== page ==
• Permalink to comment#

      Yep. It’s called the Checkbox hack. In fact, here’s Chris showing you some things you can do with it: I’d add that using a checkbox might make backward compatibility with jQuery a little easier because you could write conditionals based off whether the box was :checked or not.

    • Permalink to comment#

      Great idea! One possible downside to this compared to the :target is that selecting a menu item does not collapse the menu, meaning the user will have to manually click the label again to close, or you’ll have to use Javascript to uncheck the box. However, this all just depends on your particular implementation whether automatic closing is necessary.

  3. Matt Benton
    Permalink to comment#

    Cool demo! Another disadvantage is that this method affects the browser history. This could be fixed using the history API, but the idea is not to use Javascript.

    • Ben
      Permalink to comment#

      Totally agree. This makes a nice concept, but impractical in application. Also, having just the width decrease would cause issues with nested images and layout making it look wonky. Still believe JS is the best solution for this method.

  4. Permalink to comment#

    Nice demo but I prefer the :checked solution because of the history problem (yes, phones have back buttons and they are used…) and be careful with support on mobiles (with the two techniques)

    Be careful with jPanelMenu, it doesn’t work with some browsers… (android 2.1 for example)

    Problem with navigation and user is gone… always test with “bad” browsers !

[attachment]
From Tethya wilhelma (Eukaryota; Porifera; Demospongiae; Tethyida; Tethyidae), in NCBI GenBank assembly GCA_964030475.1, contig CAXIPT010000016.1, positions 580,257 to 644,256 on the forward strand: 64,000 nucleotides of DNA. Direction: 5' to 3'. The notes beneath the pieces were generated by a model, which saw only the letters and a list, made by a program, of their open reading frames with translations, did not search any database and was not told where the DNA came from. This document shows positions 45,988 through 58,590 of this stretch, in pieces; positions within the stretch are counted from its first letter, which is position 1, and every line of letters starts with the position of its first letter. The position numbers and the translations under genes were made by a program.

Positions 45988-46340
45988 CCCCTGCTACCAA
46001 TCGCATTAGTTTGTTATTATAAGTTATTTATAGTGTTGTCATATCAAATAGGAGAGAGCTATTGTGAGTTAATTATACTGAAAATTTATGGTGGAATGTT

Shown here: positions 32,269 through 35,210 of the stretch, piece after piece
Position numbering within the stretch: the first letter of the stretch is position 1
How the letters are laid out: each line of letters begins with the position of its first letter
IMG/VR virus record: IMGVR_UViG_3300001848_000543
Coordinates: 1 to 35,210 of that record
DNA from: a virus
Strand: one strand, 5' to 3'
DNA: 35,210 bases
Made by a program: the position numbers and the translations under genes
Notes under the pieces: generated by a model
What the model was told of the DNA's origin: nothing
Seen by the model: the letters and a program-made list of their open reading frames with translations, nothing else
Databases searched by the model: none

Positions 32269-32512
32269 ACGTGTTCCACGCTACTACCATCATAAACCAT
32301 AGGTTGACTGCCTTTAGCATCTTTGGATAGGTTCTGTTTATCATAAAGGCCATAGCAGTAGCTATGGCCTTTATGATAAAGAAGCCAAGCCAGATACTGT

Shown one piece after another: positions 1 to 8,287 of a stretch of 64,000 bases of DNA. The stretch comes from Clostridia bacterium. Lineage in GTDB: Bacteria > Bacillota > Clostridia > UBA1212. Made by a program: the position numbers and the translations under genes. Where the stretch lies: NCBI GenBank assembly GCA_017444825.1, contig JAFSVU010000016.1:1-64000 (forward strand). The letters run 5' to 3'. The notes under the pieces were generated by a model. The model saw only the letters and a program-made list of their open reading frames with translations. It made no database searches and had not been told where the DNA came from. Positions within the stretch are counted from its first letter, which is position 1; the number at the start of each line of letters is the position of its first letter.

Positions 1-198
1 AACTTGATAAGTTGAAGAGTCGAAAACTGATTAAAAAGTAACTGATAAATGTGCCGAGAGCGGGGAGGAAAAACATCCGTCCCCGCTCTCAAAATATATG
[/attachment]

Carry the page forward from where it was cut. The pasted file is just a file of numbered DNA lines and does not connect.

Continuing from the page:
5. If I had started doing that with CSS, I would have used a checkbox, which, when checked, shows the menu. I would then used the :checked selector as well as the + selector.

    That removes the ugly hash in the URL, but is the browser support any better?

  6. Nice little demo Chris!

    I personally really dig this implementation of navigation but one thing to keep in mind is the usability of the menu in landscape mode on a smart phone. If you have lots links in the navigation it is impossible to access them as the navigation panel is fixed (doesn’t scroll).

    Maybe adding overflow:scroll on the open state could be a work around…

  7. Permalink to comment#

    Thank you so much for sharing this. This is really cool.

  8. I’m going to test it :-)

  9. Permalink to comment#

    i like this concept but the three-lines menu icons seems unnatural for me if the menu slides in from the left and not from the top. this icon makes me want to grip it an drag it down. any ideas for a better icon?

  10. Nice demo. I’ve tried this on a few different projects. I’ve also found that it works pretty nicely for creating tabbed sections without JS. Like you said, though, it fails in older browsers.

  11. <a href=”#”> to close the menu has the downside of jumping to the top of the page instead of staying at the place before opening the menu.

    • That would only be the case for a menu that scrolls along i.e. position: fixed;, but most of the time that just causes a huge lag on mobile devices. Therefore in most cases the user is already at the top of the page. If you still want to prevent that from happening, I think you can – using jQuery – stop the default action.

  12. Nice. Here’s an off-canvas example using the general sibling combinator.

  13. Jason
    Permalink to comment#

    More importantly Mr. Coyer! How did you get this “☰” character! Share with the class!

  14. Chris
    Permalink to comment#

    I think this would come in most handy for use on mobile devices. Since there aren’t any mobile devices running IE8 and below, is limited browser support even an issue?